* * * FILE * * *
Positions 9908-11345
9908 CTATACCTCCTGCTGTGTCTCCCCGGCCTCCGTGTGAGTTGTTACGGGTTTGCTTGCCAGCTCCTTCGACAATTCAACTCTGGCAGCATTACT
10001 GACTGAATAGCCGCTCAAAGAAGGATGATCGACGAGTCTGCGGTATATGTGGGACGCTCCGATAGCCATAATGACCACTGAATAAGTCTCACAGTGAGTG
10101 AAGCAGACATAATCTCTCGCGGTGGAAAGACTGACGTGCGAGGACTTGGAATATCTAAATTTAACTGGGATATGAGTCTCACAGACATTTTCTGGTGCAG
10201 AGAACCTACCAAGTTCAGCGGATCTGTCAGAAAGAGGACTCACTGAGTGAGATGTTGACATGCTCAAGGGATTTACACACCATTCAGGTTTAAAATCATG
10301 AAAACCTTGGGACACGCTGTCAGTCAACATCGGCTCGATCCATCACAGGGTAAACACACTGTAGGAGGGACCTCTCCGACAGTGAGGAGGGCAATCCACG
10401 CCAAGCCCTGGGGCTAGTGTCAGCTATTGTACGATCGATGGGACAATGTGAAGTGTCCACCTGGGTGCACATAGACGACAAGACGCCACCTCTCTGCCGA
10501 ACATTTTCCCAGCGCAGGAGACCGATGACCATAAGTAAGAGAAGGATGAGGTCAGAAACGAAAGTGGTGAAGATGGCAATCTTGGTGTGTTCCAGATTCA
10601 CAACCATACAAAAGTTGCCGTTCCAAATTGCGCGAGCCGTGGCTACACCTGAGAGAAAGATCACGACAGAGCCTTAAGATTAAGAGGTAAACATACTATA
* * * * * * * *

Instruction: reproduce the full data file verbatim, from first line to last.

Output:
Positions 9908-11345
9908 CTATACCTCCTGCTGTGTCTCCCCGGCCTCCGTGTGAGTTGTTACGGGTTTGCTTGCCAGCTCCTTCGACAATTCAACTCTGGCAGCATTACT
10001 GACTGAATAGCCGCTCAAAGAAGGATGATCGACGAGTCTGCGGTATATGTGGGACGCTCCGATAGCCATAATGACCACTGAATAAGTCTCACAGTGAGTG
10101 AAGCAGACATAATCTCTCGCGGTGGAAAGACTGACGTGCGAGGACTTGGAATATCTAAATTTAACTGGGATATGAGTCTCACAGACATTTTCTGGTGCAG
10201 AGAACCTACCAAGTTCAGCGGATCTGTCAGAAAGAGGACTCACTGAGTGAGATGTTGACATGCTCAAGGGATTTACACACCATTCAGGTTTAAAATCATG
10301 AAAACCTTGGGACACGCTGTCAGTCAACATCGGCTCGATCCATCACAGGGTAAACACACTGTAGGAGGGACCTCTCCGACAGTGAGGAGGGCAATCCACG
10401 CCAAGCCCTGGGGCTAGTGTCAGCTATTGTACGATCGATGGGACAATGTGAAGTGTCCACCTGGGTGCACATAGACGACAAGACGCCACCTCTCTGCCGA
10501 ACATTTTCCCAGCGCAGGAGACCGATGACCATAAGTAAGAGAAGGATGAGGTCAGAAACGAAAGTGGTGAAGATGGCAATCTTGGTGTGTTCCAGATTCA
10601 CAACCATACAAAAGTTGCCGTTCCAAATTGCGCGAGCCGTGGCTACACCTGAGAGAAAGATCACGACAGAGCCTTAAGATTAAGAGGTAAACATACTATA